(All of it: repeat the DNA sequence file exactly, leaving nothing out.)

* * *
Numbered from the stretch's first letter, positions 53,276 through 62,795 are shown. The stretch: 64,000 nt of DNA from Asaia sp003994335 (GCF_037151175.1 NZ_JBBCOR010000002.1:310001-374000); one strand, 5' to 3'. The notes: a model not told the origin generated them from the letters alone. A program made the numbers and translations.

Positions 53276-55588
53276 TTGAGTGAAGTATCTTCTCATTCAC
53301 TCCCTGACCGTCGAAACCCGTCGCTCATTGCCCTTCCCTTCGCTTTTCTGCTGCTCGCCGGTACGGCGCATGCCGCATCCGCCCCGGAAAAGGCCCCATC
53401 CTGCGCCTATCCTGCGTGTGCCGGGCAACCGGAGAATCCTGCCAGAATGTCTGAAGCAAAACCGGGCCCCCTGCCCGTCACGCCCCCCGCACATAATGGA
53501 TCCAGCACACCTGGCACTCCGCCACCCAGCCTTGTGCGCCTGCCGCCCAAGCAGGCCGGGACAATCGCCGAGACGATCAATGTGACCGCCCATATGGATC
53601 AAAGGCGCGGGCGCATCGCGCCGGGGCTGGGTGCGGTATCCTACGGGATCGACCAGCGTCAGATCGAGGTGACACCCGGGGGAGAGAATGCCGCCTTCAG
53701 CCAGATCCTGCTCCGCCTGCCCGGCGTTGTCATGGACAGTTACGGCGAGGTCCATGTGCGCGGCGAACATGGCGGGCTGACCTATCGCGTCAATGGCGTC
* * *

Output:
Numbered from the stretch's first letter, positions 53,276 through 62,795 are shown. The stretch: 64,000 nt of DNA from Asaia sp003994335 (GCF_037151175.1 NZ_JBBCOR010000002.1:310001-374000); one strand, 5' to 3'. The notes: a model not told the origin generated them from the letters alone. A program made the numbers and translations.

Positions 53276-55588
53276 TTGAGTGAAGTATCTTCTCATTCAC
53301 TCCCTGACCGTCGAAACCCGTCGCTCATTGCCCTTCCCTTCGCTTTTCTGCTGCTCGCCGGTACGGCGCATGCCGCATCCGCCCCGGAAAAGGCCCCATC
53401 CTGCGCCTATCCTGCGTGTGCCGGGCAACCGGAGAATCCTGCCAGAATGTCTGAAGCAAAACCGGGCCCCCTGCCCGTCACGCCCCCCGCACATAATGGA
53501 TCCAGCACACCTGGCACTCCGCCACCCAGCCTTGTGCGCCTGCCGCCCAAGCAGGCCGGGACAATCGCCGAGACGATCAATGTGACCGCCCATATGGATC
53601 AAAGGCGCGGGCGCATCGCGCCGGGGCTGGGTGCGGTATCCTACGGGATCGACCAGCGTCAGATCGAGGTGACACCCGGGGGAGAGAATGCCGCCTTCAG
53701 CCAGATCCTGCTCCGCCTGCCCGGCGTTGTCATGGACAGTTACGGCGAGGTCCATGTGCGCGGCGAACATGGCGGGCTGACCTATCGCGTCAATGGCGTC